Why be normal?

Why indeed? We often preach the gospel of consistent, frequent flight lessons because research says that’s what works best.

But for some of us, it just isn’t possible. Take Bill Adams, whose travel for work conflicts with a regular flying schedule. But he hasn’t let that stop him. Here’s what Bill says has worked for him:

Bill Adams soloed this Aeronca Champ, and says flying six different airplanes hasn't hampered his flight training experience.

Bill Adams soloed this Aeronca Champ, and says flying six different airplanes hasn’t hampered his flight training experience.

 

Why be normal? My job takes me all over the country for short periods of time. So, my instruction cannot be normal. I have to take what I can get. In my case it turned out to be better than normal.

By the time I soloed, I had flown six different airplanes and had about half my time in tri-gear and half my time in tailwheel. I have flown high wing and low wing, tandem and side-by-side, a glass panel and a plane with no electrical system that had to be hand-propped (my personal favorite). I just completed my first solo in a taildragger at a tower-controlled airport—a 1940s-era Aeronca Champ at Livermore Municipal in Livermore, California. My instructor was Pete Eltgroth, with Red Sky Aviation. I had just as much fun (or more) as the person soloing in a tri-gear at an uncontrolled airport.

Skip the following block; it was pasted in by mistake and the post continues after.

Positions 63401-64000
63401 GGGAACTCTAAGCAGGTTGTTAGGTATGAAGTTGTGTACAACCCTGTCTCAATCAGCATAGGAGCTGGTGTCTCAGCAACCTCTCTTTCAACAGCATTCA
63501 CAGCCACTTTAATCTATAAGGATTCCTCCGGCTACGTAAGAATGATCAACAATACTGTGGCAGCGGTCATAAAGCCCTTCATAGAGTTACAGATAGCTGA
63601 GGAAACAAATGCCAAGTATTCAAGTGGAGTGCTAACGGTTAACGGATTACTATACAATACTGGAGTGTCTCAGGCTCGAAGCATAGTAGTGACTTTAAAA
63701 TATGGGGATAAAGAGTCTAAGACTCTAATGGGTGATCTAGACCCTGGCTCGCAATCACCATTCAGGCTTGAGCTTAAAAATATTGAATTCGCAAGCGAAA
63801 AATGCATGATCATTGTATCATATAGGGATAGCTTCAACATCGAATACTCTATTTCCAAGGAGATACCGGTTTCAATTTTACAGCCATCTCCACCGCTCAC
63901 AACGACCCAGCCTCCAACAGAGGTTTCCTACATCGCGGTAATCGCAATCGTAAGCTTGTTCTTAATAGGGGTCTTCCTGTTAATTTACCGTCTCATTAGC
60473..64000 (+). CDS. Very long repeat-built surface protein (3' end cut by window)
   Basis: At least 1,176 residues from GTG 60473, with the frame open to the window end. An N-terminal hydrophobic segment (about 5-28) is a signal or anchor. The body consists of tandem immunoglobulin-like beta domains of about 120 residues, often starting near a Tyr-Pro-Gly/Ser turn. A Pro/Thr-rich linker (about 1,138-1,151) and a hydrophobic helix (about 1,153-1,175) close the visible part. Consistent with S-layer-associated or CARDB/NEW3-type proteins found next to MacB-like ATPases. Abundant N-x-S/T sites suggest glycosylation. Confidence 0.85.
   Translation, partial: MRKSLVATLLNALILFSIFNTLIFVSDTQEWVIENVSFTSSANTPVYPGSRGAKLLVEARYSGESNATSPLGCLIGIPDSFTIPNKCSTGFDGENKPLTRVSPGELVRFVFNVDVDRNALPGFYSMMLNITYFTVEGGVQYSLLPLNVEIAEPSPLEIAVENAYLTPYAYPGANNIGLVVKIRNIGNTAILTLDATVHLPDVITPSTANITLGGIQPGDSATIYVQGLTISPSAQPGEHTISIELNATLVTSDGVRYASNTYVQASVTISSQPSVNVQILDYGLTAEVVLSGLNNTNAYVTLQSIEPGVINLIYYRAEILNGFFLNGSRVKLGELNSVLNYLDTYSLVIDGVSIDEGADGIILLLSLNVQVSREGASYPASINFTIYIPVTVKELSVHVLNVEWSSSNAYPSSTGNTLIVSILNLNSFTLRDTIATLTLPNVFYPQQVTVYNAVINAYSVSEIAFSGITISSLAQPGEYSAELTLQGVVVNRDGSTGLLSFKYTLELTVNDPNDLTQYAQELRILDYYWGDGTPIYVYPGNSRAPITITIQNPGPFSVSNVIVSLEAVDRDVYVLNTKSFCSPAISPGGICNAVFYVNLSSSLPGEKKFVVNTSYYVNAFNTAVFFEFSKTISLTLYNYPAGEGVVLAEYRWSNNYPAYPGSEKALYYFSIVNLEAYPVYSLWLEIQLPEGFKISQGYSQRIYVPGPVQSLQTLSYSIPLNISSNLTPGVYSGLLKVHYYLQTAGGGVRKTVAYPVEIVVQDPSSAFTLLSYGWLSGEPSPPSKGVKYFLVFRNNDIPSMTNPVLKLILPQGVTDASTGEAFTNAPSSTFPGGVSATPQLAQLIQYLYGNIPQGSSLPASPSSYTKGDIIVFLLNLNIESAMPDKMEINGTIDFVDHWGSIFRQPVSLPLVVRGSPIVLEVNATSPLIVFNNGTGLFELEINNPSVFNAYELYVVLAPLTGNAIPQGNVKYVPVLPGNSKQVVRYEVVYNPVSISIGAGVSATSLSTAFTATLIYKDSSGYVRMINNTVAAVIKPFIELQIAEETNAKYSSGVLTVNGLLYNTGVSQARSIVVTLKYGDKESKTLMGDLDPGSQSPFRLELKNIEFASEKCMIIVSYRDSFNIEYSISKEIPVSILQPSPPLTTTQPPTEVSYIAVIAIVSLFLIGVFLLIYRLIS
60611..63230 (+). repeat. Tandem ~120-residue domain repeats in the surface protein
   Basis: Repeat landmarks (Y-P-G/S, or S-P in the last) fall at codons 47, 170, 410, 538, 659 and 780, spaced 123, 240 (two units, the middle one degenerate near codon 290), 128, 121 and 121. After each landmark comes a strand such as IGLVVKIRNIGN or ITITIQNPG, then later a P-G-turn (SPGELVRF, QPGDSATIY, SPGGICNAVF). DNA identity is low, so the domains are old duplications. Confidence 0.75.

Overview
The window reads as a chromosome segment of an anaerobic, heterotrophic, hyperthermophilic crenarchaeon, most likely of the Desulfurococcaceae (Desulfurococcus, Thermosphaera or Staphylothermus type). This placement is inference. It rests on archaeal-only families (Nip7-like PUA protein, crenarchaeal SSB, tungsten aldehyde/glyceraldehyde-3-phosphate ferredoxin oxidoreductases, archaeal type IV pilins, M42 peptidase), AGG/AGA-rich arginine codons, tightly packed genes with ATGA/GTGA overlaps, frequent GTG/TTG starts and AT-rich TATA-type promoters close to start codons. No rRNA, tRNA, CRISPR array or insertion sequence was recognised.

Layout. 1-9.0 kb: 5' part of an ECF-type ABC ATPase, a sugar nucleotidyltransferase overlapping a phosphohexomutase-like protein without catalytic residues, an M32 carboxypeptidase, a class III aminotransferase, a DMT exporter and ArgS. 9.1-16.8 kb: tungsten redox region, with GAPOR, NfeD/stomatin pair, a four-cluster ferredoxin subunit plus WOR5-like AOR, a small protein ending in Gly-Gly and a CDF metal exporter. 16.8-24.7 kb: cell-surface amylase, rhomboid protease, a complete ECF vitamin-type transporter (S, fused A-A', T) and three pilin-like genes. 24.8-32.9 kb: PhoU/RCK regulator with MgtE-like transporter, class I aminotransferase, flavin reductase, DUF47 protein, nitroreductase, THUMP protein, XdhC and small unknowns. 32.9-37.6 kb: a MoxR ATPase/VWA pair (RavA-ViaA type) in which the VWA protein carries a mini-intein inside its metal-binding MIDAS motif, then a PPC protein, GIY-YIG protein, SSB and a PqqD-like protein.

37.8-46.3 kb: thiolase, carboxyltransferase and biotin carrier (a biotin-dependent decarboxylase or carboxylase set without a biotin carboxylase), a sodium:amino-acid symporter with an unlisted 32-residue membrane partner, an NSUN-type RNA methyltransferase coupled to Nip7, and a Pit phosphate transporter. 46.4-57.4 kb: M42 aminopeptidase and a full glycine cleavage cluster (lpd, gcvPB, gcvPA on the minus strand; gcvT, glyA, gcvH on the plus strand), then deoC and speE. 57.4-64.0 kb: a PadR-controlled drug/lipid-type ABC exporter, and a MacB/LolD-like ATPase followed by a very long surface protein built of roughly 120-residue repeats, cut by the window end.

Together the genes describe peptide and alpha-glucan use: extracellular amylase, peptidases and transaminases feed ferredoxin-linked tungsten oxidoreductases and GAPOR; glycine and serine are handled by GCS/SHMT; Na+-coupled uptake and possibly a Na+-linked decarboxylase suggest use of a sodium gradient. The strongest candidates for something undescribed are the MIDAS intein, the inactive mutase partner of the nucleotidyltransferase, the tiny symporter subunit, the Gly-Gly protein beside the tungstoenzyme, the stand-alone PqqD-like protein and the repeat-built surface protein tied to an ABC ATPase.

While all these differences did extend the length of my training a little, so far, they have also provided a more comprehensive (and more fun) learning experience. And, I am much farther along than if I had waited for more ideal circumstances.

To which we say, “Congratulations!” Because, at the end of the day, whatever works to get you into the sky.—Jill W. Tallman

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